Objectives: Early osteoporotic fractures have a great impact on disease progression, the first fracture being a major risk factor for further fractures. Strontium ranelate efficacy against vertebral fractures is presently assessed in a subset of women aged 50–65 years.
Methods: The Spinal Osteoporosis Therapeutic Intervention (SOTI) was an international, double blind, placebo controlled trial, supporting the efficacy of strontium ranelate 2 g/day in reducing the risk of vertebral fractures in postmenopausal women with osteoporosis and a prevalent vertebral fracture. 353 of these randomly assigned women were included in this analysis.
Results: Over 4 years, strontium ranelate significantly reduced the risk of vertebral fracture by 35% (relative risk 0.65; 95% CI 0.42 to 0.99, p<0.05). In the strontium ranelate group, the bone mineral density increased from baseline by 15.8% at lumbar spine and 7.1% at femoral neck.
Conclusion: These data demonstrate a significant vertebral antifracture efficacy of strontium ranelate in young postmenopausal women aged 50–65 years with severe osteoporosis and confirm the efficacy of this antiosteoporotic treatment to prevent vertebral fractures, whatever the age of the patient.
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Vertebral fractures represent 27% of all osteoporotic fractures coming to clinical attention1 and their deleterious consequences on health are now well recognised. Clinical vertebral fractures increase mortality in the elderly.2 3 Prevalent vertebral fractures increase the risk of subsequent vertebral and non-vertebral fractures,3 4 as well as the risk of hip fracture with at least a twofold excess. The risk of further fracturing has been shown to be higher among younger people compared with the elderly.4 Few data are available in clinical trials in patients younger than 65 years.
Strontium ranelate is an antiosteoporotic treatment that decreases the risk of vertebral5 and non-vertebral fractures,6 including the risk of hip fractures in a high-risk population.6 The aim of the present study was to assess the efficacy of strontium ranelate in patients with osteoporosis aged 50–65 years, most presenting with a prevalent vertebral fracture, a subgroup of patients having a very high lifetime risk of fractures.
MATERIALS AND METHODS
Data from the Spinal Osteoporosis Therapeutic Intervention (SOTI) trial were used for this study. In this randomised, double blind, placebo controlled clinical trial, 1649 postmenopausal patients aged 50 years or more were enrolled with these inclusion criteria: at least one vertebral fracture and a lumbar spine bone mineral density (BMD) of 0.840 g/cm2 or less. The vertebral fracture incidence was the main efficacy criterion of the study. The assessment of this criterion was performed over 3 years (main statistical analysis) showing an early and sustained significant reduction in the vertebral fracture risk by 49% over the first year and by 41% over 3 years.5 Furthermore, a pre-planned analysis was performed over 4 years showing a 33% reduction (relative risk (RR) 0.67; 95% CI 0.55 to 0.81, p<0.001) in the risk of sustaining a vertebral fracture over 4 years (data on file).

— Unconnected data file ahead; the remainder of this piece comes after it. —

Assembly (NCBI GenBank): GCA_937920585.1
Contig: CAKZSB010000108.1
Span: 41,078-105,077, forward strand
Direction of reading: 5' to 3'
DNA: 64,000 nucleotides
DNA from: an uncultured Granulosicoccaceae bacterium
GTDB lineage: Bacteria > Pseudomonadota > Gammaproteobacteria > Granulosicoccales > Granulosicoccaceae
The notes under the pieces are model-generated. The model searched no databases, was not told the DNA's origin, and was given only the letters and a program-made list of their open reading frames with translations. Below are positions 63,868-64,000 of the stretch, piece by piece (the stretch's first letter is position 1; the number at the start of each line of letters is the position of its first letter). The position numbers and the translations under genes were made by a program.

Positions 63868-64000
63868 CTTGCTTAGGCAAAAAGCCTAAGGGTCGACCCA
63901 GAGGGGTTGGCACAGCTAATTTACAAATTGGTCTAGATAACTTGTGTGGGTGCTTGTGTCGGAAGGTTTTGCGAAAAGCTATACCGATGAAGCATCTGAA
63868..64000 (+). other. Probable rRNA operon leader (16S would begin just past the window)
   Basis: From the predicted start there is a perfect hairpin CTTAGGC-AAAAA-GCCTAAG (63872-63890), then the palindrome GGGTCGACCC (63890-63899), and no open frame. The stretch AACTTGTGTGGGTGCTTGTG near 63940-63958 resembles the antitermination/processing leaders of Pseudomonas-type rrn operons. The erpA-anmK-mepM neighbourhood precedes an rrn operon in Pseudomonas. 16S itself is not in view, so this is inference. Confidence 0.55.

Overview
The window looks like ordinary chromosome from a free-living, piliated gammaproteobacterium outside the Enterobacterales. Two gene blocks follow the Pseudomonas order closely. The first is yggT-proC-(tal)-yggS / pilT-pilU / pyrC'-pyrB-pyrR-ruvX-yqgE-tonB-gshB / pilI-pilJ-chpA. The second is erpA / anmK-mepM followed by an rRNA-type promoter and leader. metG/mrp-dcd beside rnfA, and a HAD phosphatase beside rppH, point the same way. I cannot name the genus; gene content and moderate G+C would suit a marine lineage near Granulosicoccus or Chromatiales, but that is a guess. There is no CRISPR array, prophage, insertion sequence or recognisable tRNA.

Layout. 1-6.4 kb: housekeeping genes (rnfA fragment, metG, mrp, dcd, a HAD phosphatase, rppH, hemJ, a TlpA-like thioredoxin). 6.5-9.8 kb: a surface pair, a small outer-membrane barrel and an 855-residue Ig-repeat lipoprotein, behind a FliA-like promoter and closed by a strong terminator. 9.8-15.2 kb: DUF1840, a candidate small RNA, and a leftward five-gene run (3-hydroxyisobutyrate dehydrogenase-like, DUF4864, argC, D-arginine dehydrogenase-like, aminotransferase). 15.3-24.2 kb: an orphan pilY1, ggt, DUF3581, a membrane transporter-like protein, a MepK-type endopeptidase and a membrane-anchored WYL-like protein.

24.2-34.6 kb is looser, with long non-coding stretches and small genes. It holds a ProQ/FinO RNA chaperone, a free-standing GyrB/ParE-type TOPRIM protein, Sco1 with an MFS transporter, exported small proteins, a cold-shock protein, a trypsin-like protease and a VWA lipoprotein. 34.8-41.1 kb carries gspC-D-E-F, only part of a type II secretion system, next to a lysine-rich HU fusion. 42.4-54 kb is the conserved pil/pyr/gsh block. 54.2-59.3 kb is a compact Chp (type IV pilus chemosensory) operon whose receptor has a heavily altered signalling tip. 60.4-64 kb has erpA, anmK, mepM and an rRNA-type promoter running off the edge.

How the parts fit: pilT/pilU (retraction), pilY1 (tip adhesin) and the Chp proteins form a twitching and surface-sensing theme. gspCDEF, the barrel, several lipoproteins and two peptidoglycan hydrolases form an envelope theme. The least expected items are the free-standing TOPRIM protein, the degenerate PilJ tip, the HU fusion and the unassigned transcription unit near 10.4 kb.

For this post-hoc analysis investigating, blinded to treatment, the antifracture efficacy of strontium ranelate in younger postmenopausal women with osteoporosis, we selected the subset of the SOTI study population aged 50–65 years.
Patients were randomly assigned to receive 2 g per day of strontium ranelate or placebo. Throughout the study period, subjects received daily calcium and vitamin D supplements at lunchtime.
Assessment of outcomes
Radiographs of the spine were obtained at baseline and annually and assessed centrally. A semiquantitative visual assessment of each vertebrae from T4 to L4 was performed by the same reader throughout the study, using the semiquantitative grading scale as previously described by Genant et al.7
BMD at the lumbar spine and proximal femur was measured by dual-energy x ray absorptiometry at baseline and at 6-month intervals. For patient diagnostic categorisation, lumbar spine and femoral neck BMD T-scores were calculated using a reference population previously described.8 Femoral neck BMD T-scores were also re-calculated using the National Health and Nutrition Examination Survey III (NHANES III) reference.
The primary endpoint of this analysis was the incidence in patients experiencing a new vertebral fracture, estimated according to the Kaplan–Meier method, and an adjusted Cox model was used to compare groups and to estimate the RR of experiencing a new vertebral fracture and its 95% CI. Secondary endpoints included the incidence of non-vertebral fractures and spine and hip BMD changes.
The adjusted Cox model considered the treatment effects and the following covariates: country, L2/L4 BMD at baseline and prevalent vertebral fractures.
Among the patients included in the SOTI study, 385 were aged 50–65 years, of whom 353 were eligible for the assessment of the efficacy of strontium ranelate on vertebral fractures according to the intention-to-treat principle (at least one sachet intake, at least one assessable vertebral x ray at baseline and one post-baseline). Baseline characteristics of this population are presented in table 1. There was no statistically significant difference between the patients given 2 g/day strontium ranelate (N = 168) and those given placebo (N = 185).